List of Tables – Tika in Action

List of Tables

Chapter 1. The case for the digital Babel fish

Table 1.1. Tika’s main methods of media type detection. These techniques can be performed in isolation or combined together to formulate a powerful and comprehensive automatic file detection mechanism.

Table 1.2. Tika’s key design goals, numbered and described briefly for reference. Each design goal is elaborated upon in detail in this section, and ties back to the overall necessity for Tika.

Chapter 2. Getting started with Tika

Table 2.1. Information included in views of the Tika GUI window

Table 2.2. Key methods of the Tika facade

Chapter 3. The information landscape

Table 3.1. Some underlying principles of the REST architecture and their influence on the web’s scalability. These are only a cross-section of the full description of REST from Fielding’s dissertation.

Table 3.2. Information representative of the type collected about users of e-commerce sites. This would then be fed into a collaborative filtering, clustering, or categorization technique to provide recommendations, find similarities between your purchasing history with that of other users, and so on.

Chapter 4. Document type detection

Table 4.1. Officially specified top-level media types by IANA. These types form the basis for a detailed classification framework of available document types. Children are allowed for each top-level type, indicating some specialization of the parent (a more specific schema, a slightly different encoding format, and so on).

Table 4.2. Methods for detecting the type of a file using Tika. The methods build on top of the media type information curated in the Tika media type registry.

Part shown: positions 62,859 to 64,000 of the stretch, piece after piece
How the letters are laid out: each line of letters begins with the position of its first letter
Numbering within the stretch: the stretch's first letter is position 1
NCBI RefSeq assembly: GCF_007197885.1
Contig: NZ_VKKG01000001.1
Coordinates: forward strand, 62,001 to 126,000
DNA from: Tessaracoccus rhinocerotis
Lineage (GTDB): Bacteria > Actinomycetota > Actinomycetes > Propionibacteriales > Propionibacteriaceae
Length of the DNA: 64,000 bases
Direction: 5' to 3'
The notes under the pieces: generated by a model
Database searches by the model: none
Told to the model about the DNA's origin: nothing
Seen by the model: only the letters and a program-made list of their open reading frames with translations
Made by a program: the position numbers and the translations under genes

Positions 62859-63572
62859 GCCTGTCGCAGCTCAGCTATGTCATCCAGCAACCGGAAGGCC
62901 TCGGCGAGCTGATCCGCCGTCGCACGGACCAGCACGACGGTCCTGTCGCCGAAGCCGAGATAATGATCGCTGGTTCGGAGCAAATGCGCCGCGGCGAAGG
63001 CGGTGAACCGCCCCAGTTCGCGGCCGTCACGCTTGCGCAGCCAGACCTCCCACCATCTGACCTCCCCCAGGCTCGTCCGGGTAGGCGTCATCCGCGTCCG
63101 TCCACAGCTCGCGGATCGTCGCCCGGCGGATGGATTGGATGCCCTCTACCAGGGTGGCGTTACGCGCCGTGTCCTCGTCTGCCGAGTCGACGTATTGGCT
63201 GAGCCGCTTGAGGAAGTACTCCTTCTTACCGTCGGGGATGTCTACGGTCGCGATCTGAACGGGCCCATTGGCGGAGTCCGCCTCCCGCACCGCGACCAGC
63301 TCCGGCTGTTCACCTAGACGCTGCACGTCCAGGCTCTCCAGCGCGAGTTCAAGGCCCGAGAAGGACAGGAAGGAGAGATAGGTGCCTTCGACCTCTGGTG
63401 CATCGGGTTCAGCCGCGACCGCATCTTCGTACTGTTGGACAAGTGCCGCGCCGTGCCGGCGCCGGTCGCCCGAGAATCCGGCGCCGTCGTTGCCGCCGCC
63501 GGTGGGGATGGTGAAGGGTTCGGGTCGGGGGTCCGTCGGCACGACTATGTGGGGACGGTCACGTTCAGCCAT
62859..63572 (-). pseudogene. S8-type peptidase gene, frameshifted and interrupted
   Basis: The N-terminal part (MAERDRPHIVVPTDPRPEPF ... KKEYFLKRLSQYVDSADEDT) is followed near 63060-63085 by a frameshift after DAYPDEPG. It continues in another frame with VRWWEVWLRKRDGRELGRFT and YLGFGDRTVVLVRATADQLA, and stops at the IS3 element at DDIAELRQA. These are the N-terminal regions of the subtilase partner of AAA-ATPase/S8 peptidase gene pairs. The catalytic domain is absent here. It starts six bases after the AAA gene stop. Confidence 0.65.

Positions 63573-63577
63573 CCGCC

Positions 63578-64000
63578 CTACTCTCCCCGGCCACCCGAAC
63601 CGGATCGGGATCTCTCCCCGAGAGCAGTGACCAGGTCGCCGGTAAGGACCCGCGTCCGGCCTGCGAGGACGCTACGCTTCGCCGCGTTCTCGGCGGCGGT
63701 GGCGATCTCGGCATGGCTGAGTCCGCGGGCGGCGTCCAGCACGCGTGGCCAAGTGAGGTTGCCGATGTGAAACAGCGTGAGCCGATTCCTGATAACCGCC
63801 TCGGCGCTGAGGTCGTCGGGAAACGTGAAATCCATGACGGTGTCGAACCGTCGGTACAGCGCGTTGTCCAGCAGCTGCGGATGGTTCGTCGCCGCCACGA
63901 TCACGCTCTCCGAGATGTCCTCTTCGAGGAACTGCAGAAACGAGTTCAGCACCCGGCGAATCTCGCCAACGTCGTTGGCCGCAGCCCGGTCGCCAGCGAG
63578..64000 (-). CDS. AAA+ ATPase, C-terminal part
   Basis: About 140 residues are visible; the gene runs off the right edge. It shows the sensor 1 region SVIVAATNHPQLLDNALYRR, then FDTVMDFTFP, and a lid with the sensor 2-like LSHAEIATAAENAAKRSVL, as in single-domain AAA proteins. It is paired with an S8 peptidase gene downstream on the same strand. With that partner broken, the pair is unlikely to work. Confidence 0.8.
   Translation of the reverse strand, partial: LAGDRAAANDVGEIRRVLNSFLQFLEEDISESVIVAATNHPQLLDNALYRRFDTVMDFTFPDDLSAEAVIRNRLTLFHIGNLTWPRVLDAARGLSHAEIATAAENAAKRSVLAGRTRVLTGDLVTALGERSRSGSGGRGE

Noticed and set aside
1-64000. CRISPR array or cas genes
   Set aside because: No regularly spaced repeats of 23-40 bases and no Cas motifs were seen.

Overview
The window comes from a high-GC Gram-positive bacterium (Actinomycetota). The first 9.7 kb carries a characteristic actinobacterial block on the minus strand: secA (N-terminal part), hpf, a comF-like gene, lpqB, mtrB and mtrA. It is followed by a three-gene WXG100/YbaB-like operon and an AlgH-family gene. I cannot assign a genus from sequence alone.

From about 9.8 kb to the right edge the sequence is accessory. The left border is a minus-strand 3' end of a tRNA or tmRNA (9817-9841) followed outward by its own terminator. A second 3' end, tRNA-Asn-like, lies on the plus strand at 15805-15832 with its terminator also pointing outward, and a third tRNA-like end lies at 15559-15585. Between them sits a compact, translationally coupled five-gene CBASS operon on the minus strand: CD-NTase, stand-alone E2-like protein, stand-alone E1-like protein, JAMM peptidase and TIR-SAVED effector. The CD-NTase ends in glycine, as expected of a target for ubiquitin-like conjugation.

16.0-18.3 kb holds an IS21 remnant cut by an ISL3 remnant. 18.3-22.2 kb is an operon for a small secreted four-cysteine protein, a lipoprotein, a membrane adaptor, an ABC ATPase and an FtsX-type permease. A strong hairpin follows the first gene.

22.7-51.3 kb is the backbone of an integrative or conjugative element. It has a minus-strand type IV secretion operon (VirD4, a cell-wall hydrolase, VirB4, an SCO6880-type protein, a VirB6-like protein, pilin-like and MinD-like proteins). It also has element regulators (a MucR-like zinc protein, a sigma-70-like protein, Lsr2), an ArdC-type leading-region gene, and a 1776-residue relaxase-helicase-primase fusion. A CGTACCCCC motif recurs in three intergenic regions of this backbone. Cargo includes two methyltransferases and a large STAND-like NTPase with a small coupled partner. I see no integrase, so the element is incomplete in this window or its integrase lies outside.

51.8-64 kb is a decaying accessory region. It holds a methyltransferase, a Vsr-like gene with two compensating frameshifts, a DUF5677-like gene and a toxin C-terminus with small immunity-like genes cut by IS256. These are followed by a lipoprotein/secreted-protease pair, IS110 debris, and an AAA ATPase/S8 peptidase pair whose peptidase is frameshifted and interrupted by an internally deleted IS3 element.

Table 4.3. Popular file formats and their filename extensions

Table 4.4. Magic byte patterns in popular file formats. Some of the patterns are represented as plain ASCII text, whereas others are shown in their hexadecimal equivalent.

Table 4.5. BOM in common Unicode encodings

Chapter 5. Content extraction

Table 5.1. The arguments for the org.apache.tika.parser.Parser’s parse() method. Some of the arguments are only read, such as the InputStream and the ParseContext; some are callbacks (such as the ContentHandler); and some objects are actually written to, such as the Metadata argument.

Table 5.2. Potential problems that can be encountered during the parse() method. Outside of SAX parsing errors and I/O errors, Tika wraps the remaining parsing exceptions in its own custom TikaException class.

Table 5.3. Tika’s SAX helper utility classes. These helper classes allow easy extensibility and customization of the output from Tika’s text extraction functionality.

Chapter 6. Understanding metadata

Table 6.1. Relevant components of a metadata standard (or metadata model). Metadata standards help to differentiate between metadata fields, allow for their comparison and validation, and ultimately clearly describe the use of metadata fields in software.

Chapter 8. What’s in a file?

Table 8.1. Simplified representation of content within Hierarchical Data Format (HDF) files. HDF represents observational data and metadata information using a small set of constructs: named scalars, vectors, and matrices.

Chapter 10. Tika and the Lucene search stack

Table 10.1. A table-oriented view of a Lucene Document

Chapter 12. Powering NASA science data systems

Table 12.1. A PDS label for Cassini

Appendix A. Tika quick reference

Table A.1. Key methods of the Tika facade class

Table A.2. Document arguments to the Tika facade methods

Table A.3. Tika command-line options

Table A.4. ContentHandler utility classes